Treestand in a yard sale;

Tree Lounge Climbing Tree stand

Safety, comfort and ease of use are key traits in a tree stand, and several models on the market deliver the total package.

By Bill Winke

If we learn best from our mistakes, by now I must be a genius. I’ve certainly made my share.

My first tree stand is a case in point. The huge, homemade steel stand weighed at least 35 pounds. I would have plunged to the ground in short order had I tried to climb with that monster on my back, so I had to pull it to the proper height on a rope — a big rope — banging and bouncing off limbs all the way. I wanted to stay a step ahead of the deer, but by the time the rut started, my spirit had been crushed.

A poorly chosen stand makes hunting miserable. On the other hand, a good stand not only makes your time more enjoyable, it also makes you a more effective hunter. We face enough challenges from the deer themselves; we don’t need tree stands that make the hunt harder.

Here’s a look at several current stand styles, so you can choose the one that best complements your hunting:


Fixed-position stands are pulled up to the proper height and locked in place on the tree by way of a strap or chain. Such stands are at their best when you’re hunting new areas, because they have the flexibility to attach to a wide variety of trees: angled, large, small. Some trees might only have a two-foot length of straight trunk. If you can’t position your stand right there, you’ll have to hunt someplace else.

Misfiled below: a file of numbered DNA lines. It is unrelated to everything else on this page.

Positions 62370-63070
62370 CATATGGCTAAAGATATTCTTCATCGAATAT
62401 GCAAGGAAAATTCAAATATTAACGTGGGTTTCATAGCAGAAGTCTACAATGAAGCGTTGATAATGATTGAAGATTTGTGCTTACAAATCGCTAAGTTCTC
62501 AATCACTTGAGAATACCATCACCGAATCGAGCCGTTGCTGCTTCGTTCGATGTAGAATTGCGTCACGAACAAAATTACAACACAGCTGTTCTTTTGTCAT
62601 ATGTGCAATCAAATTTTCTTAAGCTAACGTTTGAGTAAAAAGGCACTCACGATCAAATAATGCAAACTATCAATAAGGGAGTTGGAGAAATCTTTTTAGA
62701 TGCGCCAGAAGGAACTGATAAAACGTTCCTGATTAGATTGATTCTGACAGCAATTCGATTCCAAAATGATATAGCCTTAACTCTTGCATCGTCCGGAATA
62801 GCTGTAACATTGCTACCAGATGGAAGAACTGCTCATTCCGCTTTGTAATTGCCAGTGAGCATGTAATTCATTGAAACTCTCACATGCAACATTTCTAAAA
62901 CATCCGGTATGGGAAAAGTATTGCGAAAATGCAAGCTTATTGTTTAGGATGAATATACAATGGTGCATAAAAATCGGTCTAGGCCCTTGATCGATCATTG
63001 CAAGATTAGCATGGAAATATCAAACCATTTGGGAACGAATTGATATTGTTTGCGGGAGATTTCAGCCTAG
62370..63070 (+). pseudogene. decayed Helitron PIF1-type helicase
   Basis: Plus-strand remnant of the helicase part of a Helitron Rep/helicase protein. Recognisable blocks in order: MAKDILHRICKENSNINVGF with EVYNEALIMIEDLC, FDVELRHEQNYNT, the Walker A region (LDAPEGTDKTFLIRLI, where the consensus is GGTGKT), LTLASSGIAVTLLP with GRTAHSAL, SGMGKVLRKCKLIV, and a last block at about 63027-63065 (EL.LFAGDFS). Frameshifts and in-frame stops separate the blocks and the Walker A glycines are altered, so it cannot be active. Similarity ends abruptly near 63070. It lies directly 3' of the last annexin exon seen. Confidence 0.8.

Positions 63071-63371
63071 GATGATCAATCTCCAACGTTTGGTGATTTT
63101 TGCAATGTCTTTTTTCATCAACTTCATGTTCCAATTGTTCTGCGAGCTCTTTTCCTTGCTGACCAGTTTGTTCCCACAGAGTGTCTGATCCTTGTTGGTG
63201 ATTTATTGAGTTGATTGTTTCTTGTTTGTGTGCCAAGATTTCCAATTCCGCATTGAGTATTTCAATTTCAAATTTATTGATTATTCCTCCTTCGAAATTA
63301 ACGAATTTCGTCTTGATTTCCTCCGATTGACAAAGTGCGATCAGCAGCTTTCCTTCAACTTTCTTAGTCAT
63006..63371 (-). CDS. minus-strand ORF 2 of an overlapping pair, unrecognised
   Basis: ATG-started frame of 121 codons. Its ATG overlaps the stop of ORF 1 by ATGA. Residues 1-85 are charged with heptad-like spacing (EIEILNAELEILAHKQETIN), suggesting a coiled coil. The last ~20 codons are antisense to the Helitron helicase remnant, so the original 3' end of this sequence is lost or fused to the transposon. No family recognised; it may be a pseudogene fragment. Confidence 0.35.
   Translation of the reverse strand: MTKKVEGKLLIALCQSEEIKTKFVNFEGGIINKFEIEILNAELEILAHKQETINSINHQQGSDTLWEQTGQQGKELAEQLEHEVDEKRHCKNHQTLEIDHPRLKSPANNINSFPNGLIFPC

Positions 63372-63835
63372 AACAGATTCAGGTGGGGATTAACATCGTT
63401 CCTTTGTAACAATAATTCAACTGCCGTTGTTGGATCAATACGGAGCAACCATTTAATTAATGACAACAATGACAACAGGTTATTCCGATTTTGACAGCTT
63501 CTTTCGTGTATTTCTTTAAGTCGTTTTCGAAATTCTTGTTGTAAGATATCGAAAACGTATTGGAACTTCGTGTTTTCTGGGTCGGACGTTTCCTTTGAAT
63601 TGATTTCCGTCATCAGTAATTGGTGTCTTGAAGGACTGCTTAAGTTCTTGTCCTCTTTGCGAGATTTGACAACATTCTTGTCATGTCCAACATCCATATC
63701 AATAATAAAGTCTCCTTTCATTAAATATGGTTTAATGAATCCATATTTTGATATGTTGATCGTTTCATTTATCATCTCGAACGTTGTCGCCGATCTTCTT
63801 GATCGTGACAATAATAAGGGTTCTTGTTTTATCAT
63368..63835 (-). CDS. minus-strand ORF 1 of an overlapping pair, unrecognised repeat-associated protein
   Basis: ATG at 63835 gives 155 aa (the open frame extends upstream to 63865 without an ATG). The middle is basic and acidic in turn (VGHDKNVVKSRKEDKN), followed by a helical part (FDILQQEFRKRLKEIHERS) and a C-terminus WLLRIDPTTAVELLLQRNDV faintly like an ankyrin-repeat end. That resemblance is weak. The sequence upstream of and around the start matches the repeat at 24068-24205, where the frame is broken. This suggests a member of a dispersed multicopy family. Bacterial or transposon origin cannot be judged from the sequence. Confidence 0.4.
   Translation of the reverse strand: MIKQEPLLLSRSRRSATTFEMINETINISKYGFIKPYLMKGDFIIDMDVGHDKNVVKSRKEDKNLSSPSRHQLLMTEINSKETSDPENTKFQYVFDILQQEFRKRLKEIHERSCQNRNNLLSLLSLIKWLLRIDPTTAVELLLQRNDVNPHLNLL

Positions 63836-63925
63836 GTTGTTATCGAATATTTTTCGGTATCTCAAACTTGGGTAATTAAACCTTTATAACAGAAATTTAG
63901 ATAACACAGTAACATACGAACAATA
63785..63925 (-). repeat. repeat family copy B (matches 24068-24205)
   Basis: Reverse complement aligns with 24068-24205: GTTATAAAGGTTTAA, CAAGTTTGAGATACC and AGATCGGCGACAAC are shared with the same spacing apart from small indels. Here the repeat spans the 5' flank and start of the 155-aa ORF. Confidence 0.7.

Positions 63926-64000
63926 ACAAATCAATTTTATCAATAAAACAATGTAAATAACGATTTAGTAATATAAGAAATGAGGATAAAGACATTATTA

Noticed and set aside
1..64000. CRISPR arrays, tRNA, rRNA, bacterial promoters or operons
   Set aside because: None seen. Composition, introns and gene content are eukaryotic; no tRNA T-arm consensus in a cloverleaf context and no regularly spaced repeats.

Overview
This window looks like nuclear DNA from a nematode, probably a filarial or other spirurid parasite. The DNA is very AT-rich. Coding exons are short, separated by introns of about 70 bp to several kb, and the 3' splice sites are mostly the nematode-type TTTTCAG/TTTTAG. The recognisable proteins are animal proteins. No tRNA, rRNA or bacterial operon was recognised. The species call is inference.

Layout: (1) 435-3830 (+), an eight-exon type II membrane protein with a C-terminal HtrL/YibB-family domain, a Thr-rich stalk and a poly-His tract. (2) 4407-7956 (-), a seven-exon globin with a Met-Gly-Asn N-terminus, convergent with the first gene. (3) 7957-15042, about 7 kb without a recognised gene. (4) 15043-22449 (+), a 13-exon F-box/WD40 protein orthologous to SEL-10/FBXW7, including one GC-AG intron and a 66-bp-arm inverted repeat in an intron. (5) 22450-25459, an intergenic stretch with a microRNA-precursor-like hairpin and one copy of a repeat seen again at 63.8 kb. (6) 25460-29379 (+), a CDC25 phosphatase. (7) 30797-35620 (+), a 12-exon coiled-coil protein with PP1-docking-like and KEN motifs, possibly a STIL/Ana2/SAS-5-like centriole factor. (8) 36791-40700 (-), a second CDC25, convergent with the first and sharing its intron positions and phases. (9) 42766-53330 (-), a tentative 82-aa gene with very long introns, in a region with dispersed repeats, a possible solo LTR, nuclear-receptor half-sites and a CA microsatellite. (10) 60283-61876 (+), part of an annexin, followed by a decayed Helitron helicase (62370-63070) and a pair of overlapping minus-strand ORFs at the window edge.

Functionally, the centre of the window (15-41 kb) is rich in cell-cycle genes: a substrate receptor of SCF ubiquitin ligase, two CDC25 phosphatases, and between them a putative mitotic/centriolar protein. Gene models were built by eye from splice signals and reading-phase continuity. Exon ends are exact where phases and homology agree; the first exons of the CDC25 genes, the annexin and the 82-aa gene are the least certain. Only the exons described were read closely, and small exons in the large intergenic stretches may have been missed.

In general, strap-on stands are quieter to install than chain-on models and are easier to lock into exactly the right positions. Chain-on stands are more secure if left in the woods from year to year, but they must often be wedged into position; their installation isn’t as precise.

Summit Headhunter Lite

now offers an excellent new line of fixed-position stands that will serve the needs of mobile stand hunters. There are three stands in the new line: the Headhunter Mini, Head-hunter Max and Headhunter Lite.

All three stands attach to the tree by means of a heavy nylon web strap. A loop integral to the strap is used to capture a hook-shaped plate at the top rear of the stand. The stand hangs from this loop.

Not surprisingly, the Lite is the lightest of the three at 10 pounds. It will fit any tree from 8 to 22 inches in diameter and has an aluminum platform with an aluminum slat floor that’s 20×24 3/4 inches. The stand has a built-in, under-seat storage pouch.

The Max has the largest platform, again aluminum grate, at 21×24 3/4 inches. It weighs in at 17 pounds and also features the storage pouch. The Mini also utilizes a grate floor, has a platform size of 18×24 3/4 inches and weighs 14 pounds.


These mounting systems permit you to put the stand up, cut your shooting lanes and then take the stand down without removing the bracket that attaches the stand to the tree. Having several such mounting brackets/pins allows you to set up multiple locations and carry the stand with you each time you hunt. Such systems are highly portable and eliminate the expense of extra stands. As an added advantage, you don’t have to hang the stand initially, just the bracket or pin. This is easier and safer.